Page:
therefore respond with wisdom.
what is mainstream about mindfulness?
I chose to name this website Mainstream
Mindfulness because I moved from Maryland near Washington, DC to Spokane in
the other Washington in 2007 and wanted to continue sharing Buddhist teachings
and practices (Dharma) albeit in a more conservative location. I did not want
anyone to think they needed to become Buddhist to practice mindfulness
meditation, because this form of meditation is not exclusive to any religion. I
also did not want anyone to think they needed to give up any spiritual practice
or religion to find benefit in mindfulness practice. Waking up to our true
nature of loving awareness and living from that awareness, no matter what you
call it, has been part of human potential and seeking throughout time. I aspired
to honor this diversity by seeing the similarities and the unique aspects of
spiritual teachings and practices. And over the course of recent years,
mindfulness has become more mainstream as its benefits have been experienced in
many streams of society.
Mindfulness meditation connects us to natural wisdom and love that
already exists within each of us — primordial, inherent goodness and awareness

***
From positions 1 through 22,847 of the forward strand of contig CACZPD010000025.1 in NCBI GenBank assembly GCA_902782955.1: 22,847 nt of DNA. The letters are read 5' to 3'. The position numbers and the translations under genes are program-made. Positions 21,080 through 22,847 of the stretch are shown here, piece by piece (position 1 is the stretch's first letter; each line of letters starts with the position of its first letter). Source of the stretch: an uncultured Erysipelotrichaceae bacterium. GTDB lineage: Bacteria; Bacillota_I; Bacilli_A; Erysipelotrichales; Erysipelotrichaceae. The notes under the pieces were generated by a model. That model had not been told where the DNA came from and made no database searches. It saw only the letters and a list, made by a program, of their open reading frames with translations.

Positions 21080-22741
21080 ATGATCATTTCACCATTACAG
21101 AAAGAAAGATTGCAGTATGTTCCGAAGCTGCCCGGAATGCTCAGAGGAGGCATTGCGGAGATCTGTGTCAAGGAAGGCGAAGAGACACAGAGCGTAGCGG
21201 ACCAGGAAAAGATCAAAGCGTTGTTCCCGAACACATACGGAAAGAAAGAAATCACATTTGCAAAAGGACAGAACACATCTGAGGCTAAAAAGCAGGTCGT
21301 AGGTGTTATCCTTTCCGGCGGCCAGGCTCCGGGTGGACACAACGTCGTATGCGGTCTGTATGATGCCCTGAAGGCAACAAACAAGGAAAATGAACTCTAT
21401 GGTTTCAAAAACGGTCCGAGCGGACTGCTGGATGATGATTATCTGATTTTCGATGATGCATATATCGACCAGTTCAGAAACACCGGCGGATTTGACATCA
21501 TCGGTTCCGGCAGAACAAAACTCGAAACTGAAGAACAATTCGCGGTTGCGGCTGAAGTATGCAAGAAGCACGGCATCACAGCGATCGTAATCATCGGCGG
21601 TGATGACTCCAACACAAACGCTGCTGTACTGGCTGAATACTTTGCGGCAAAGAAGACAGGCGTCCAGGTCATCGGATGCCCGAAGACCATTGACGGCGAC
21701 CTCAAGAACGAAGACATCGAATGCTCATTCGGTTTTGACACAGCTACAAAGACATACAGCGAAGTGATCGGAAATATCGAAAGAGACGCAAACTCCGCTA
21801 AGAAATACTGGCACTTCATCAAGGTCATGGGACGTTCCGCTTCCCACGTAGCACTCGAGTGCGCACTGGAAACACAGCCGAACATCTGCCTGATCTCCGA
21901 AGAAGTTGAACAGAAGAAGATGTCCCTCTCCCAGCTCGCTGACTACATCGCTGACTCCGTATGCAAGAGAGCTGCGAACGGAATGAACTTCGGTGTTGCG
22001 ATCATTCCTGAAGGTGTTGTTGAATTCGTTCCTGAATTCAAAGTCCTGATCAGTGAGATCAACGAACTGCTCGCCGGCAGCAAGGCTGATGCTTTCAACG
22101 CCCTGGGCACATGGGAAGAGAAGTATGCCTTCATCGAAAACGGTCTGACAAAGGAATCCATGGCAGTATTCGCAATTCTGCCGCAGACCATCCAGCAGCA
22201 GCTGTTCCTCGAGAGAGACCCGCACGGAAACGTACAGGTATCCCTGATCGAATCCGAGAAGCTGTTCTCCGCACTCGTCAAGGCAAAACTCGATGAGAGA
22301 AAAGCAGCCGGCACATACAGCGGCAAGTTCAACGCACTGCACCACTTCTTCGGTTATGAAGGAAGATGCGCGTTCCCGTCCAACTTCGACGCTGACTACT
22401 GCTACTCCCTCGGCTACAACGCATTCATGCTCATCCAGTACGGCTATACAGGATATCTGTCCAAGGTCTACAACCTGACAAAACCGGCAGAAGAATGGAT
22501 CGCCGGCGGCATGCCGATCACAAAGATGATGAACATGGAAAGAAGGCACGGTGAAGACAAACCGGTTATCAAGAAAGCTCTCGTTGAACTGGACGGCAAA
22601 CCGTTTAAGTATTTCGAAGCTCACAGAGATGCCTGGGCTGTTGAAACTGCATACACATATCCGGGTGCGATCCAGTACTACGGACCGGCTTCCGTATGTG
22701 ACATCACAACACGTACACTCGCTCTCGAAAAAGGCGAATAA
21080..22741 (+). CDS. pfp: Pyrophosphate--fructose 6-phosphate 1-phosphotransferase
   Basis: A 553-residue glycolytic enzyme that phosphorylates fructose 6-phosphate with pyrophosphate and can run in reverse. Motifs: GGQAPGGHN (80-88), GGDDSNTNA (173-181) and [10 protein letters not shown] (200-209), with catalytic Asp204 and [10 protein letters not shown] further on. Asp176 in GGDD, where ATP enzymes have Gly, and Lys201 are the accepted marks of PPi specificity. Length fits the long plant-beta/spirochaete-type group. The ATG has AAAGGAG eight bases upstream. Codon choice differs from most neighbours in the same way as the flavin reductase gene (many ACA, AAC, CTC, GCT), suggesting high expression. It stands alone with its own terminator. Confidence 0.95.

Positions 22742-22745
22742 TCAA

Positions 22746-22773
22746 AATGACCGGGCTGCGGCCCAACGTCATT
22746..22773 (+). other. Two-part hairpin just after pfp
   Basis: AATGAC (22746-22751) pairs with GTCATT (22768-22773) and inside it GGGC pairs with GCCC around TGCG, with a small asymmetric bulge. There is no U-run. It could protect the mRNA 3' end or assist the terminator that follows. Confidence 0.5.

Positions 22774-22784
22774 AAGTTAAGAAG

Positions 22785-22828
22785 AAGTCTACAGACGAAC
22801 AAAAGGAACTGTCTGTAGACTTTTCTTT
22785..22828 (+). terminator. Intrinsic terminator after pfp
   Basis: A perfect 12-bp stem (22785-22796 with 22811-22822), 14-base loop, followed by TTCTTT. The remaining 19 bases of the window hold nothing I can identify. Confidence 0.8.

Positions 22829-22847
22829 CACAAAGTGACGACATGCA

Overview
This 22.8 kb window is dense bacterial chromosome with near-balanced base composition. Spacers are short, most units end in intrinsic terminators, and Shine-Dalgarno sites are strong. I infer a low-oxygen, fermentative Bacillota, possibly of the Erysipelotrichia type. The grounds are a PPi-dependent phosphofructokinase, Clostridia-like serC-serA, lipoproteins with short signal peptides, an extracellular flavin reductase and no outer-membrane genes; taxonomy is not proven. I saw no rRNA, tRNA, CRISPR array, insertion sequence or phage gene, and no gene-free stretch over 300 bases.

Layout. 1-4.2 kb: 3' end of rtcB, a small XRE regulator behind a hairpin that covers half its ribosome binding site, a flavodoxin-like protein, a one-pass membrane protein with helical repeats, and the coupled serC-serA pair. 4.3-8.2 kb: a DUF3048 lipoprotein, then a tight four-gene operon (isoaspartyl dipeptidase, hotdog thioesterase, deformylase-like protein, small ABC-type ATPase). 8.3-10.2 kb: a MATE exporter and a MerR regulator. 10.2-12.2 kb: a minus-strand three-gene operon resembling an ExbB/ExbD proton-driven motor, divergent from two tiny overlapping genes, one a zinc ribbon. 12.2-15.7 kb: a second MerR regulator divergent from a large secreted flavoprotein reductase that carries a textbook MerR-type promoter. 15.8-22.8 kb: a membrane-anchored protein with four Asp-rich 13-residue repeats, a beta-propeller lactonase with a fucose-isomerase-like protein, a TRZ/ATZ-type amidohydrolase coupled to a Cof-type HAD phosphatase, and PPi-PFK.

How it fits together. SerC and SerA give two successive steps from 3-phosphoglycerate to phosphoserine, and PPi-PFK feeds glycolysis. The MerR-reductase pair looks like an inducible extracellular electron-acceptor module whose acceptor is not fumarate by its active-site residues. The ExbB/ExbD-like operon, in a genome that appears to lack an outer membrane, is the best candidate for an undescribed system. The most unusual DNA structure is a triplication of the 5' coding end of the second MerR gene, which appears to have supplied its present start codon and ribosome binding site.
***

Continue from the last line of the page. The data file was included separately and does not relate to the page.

— and allows us to manifest the truth of who we are, living with respect for
ourselves and all beings which is the manifestation of cultivating mindfulness
Perhaps our simple wish is to be happy — to live with contentment
and ease, to be productive and contribute our gifts to others, to feel loved
and loving, to feel profound inter-being and interconnectedness, and our
belonging to this great Web of Life. And with this comes the natural arising of
commitment to non-harming and a deep reverence for all Life. Although living
from this wholehearted presence and sincere wish for the well-being of all Life
is theoretically agreeable to most humans, the path of training to speak and
act from this aspiration requires what I call Fierce Tenderness, and demands deep and honest self-inquiry and humility
and it offers benefits.
One benefit comes when we begin to see how our
struggling to control life inflicts unnecessary stress on ourselves and others.
We see how much time we spend trying to get comfortable and how the degree of
our stress is related to the narrowness of our comfort zone. The boundaries of
our comfort zones are the boundaries of our freedom.
Another benefit comes when we realize all
experiences arise due to multiple causes and conditions (some of which we have
put into motion through our thoughts, words and deeds, but many of which we
have not). We can begin to stop taking the inevitable changes or vicissitudes
of life so personally.
We can challenge our belief that our happiness is
dependent on experiencing pleasure, gain, fame and praise, because we see that
these conditions come and go no matter how hard we work or how good our
intentions might be. We see how we set ourselves up for great disappointment by
taking refuge in what may bring us temporary happiness and well-being, such as